A more fundamental problem, though, is the lack of any praxis that is shared by the community as a whole. Other communities, whether religious, scientific, political etc. generally have, or believe they have, a set of shared praxes that foster the sense of community, however BDSM doesn’t involve any particularly necessary praxes that are therefore shared with everyone and determine at least partially who they are. One would think that, within the leather community, the shared praxis of wearing leather in order to dress in a way that evokes masculine power, which was the original point of the dress code, would be the minimal requirement since it determines who the person is at least insofar as their appearance goes, but even that requirement is not acceptable to many people that nevertheless claim to be part of the leather community. As a result the leather community, which at least appears to be more of a community than the kink scene as a whole, is in actuality a hodgepodge of clubs with very different praxes and ideas. Someone who recently attended a couple of leather conferences complained to me that those who take it upon themselves to “represent” leather are themselves a very small group that, because they travel to most conferences, give an appearance of representing a community that in fact is mostly mythical, and only exists in the appearance itself as appearance. Since I’m friends personally with certain people involved in that representation, there was a degree of trepidation in his saying it to me, but I think his perception is fundamentally correct.
This is true, though, in some cases more than others, of many communities that we still think of as actual communities. For instance scientific method as the shared praxis of scientists is only valid if you stretch the meaning of scientific method to include a wide variety of techniques that contradict notions such as the repeatable experiment completely, simply because that method is not particularly useful except in particular sciences. Yet even those scientists that fundamentally never use most of what is meant, strictly speaking, by scientific method, themselves believe that they use it in a modified form, and as such are members of the community. There are equivalents in most religious and political communities . In other words, the representation of community in those that represent it doesn’t necessarily represent any specific reality behind the representation, but instead gives a specific form to how someone in the community might appear and behave and therefore be known as belonging-with that community, and in turn at community events that form is more or less followed by most attendees. This appears to confirm the representation but in fact is post facto based on prior knowledge of the representation, such that the presentation of community as community mimics the representation, not the other way around. That many of the attendees don’t dress that way at other times doesn’t affect the situation, since it is only at such events that the community presents as a community.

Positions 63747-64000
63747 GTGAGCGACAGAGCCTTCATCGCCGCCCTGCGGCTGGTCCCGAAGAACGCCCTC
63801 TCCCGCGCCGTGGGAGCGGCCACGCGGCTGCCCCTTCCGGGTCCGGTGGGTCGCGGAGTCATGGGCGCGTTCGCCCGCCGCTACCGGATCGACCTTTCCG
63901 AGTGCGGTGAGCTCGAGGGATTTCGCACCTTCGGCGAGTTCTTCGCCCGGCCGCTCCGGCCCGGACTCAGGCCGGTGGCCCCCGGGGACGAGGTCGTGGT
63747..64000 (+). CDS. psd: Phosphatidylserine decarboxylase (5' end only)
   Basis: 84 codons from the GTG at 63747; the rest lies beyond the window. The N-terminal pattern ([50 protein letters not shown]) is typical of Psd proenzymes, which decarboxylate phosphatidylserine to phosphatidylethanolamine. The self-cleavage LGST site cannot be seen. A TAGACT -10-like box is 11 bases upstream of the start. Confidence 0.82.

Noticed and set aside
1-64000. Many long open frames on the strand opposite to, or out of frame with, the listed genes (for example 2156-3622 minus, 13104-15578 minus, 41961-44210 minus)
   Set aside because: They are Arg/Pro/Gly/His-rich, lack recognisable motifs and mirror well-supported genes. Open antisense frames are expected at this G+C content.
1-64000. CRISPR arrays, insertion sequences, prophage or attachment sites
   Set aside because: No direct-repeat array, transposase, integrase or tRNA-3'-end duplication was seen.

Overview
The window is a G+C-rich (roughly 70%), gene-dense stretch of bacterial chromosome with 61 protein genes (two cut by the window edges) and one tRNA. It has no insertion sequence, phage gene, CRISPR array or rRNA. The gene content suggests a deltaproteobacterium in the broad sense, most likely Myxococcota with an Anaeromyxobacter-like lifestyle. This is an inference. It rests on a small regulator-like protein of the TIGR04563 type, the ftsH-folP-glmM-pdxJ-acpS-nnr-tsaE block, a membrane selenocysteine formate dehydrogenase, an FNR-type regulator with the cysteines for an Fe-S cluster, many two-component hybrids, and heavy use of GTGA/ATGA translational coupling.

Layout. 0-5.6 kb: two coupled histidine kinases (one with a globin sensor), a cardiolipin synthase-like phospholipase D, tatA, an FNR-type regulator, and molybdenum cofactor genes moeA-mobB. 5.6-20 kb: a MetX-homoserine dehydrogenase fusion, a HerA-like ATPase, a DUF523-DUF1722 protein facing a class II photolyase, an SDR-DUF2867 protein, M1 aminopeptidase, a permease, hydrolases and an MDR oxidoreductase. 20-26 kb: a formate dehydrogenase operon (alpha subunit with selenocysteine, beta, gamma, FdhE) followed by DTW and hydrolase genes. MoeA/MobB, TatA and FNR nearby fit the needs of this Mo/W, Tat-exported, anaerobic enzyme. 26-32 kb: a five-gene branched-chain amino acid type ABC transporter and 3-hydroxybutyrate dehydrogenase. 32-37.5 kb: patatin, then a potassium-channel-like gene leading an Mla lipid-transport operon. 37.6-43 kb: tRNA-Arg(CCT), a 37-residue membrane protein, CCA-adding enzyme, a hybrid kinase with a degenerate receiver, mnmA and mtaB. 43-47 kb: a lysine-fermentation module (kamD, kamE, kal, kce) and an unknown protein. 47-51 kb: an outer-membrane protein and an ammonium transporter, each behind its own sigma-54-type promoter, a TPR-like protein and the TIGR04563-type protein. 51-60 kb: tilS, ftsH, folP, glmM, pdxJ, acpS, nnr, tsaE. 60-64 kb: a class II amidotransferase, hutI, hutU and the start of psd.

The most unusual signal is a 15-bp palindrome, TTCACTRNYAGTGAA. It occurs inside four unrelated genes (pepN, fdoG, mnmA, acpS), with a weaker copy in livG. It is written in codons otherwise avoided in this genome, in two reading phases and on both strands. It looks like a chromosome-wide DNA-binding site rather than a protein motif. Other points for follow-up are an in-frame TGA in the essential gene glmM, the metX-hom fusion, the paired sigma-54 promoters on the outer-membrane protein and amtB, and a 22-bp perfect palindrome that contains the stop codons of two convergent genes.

This isn’t necessarily a negative judgment either on the community or those that represent it. It may be the only means of creating a sense of shared, social being in a situation where we are only ‘together’ in a negative sense, i.e. because we have a shared dislike of the lifestyle promoted in the mainstream, but no specific shared likes. In this sense the truth of the community is that it is a fiction, but truth often takes the form of fiction, the reality only appearing after the fiction has created its preconditions.
It can become problematic mainly if the fiction over-determines reality rather than simply determining a particular appropriate aspect, in the sense of normalizing practices and relationships that we specifically left the mainstream in order to not have normalized for us by others. The representation has to be seen as only one possibility that may even be purely fictional, but represents a myriad of realities that specifically do not want a normalizing representation.